This is an article regarding Texas education (which if you did not know affects the entire usa! When they approve the contents of textbooks, they go out all over the country...) There are quotes from my brilliant cousin-in-law Casey McCreary!

July 9, 2011
School Counselors Fear They Will Bear Burden of Budget Cuts and New Exams
By MORGAN SMITH

In the fall, the anticipated consequences of a $4 billion reduction in state financing to school districts will begin to become apparent to Texas students and their parents: fewer teachers, bigger classes and sparse extracurricular programs.

For some, though, the most drastic change will come in the spring, when the state’s approximately 350,000 new ninth graders will be the first to take the end-of-course exams that are part of the new standardized testing system known as Staar, the State of Texas Assessments of Academic Readiness.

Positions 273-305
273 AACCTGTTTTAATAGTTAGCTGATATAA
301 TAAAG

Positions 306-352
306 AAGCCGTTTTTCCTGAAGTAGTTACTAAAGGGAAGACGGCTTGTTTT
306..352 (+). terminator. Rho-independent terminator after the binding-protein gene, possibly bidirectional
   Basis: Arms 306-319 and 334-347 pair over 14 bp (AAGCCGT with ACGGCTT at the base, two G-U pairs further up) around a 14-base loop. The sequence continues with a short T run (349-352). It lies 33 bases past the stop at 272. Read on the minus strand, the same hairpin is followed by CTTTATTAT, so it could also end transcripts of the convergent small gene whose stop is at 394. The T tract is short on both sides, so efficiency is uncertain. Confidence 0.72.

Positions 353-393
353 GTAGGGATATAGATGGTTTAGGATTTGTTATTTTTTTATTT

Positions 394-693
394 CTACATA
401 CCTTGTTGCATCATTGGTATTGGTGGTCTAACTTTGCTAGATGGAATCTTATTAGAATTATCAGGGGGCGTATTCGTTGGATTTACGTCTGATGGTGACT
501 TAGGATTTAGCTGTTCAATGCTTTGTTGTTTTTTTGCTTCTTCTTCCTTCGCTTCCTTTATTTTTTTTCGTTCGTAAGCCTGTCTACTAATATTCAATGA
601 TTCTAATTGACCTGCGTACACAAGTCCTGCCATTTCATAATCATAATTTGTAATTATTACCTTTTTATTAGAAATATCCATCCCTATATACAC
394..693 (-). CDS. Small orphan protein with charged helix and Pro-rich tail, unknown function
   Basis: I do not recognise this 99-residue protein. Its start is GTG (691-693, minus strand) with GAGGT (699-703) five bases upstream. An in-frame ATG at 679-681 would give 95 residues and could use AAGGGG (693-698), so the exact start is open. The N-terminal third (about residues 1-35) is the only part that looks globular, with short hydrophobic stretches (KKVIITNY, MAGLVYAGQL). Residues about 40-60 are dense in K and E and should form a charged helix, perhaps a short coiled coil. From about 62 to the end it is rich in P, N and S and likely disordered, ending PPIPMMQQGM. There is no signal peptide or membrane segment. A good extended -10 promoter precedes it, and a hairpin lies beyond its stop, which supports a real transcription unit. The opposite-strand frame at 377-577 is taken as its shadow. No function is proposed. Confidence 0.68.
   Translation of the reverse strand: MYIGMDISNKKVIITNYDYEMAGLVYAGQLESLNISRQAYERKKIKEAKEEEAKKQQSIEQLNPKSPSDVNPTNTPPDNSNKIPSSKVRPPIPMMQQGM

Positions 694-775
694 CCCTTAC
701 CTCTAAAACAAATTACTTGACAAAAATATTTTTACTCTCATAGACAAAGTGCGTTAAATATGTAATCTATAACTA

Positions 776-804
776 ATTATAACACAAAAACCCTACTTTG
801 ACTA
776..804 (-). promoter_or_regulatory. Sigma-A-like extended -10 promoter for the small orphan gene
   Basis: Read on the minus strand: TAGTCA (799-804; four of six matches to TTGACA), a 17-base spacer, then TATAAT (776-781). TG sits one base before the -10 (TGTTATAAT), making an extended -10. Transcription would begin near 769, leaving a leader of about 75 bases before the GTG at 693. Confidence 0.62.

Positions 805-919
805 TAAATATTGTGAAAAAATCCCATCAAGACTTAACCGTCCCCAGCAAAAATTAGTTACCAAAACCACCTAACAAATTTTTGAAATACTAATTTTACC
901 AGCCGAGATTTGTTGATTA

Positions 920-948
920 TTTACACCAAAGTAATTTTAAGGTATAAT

The new assessment program, which is so complex that the superintendent of the Perrin-Whitt school district nicknamed it the Franken-Staar, was established during the 2009 legislative session. Some educators welcome the program, a significant overhaul of the current system, but others view it with trepidation.

Outside the classroom, the burden of rolling out the new exams will fall primarily on counselors, who help students meet graduation requirements, and on curriculum specialists, who make sure what students are being taught matches with what they are being tested on. Some districts also employ testing coordinators, who handle scheduling and the actual administration of the exams.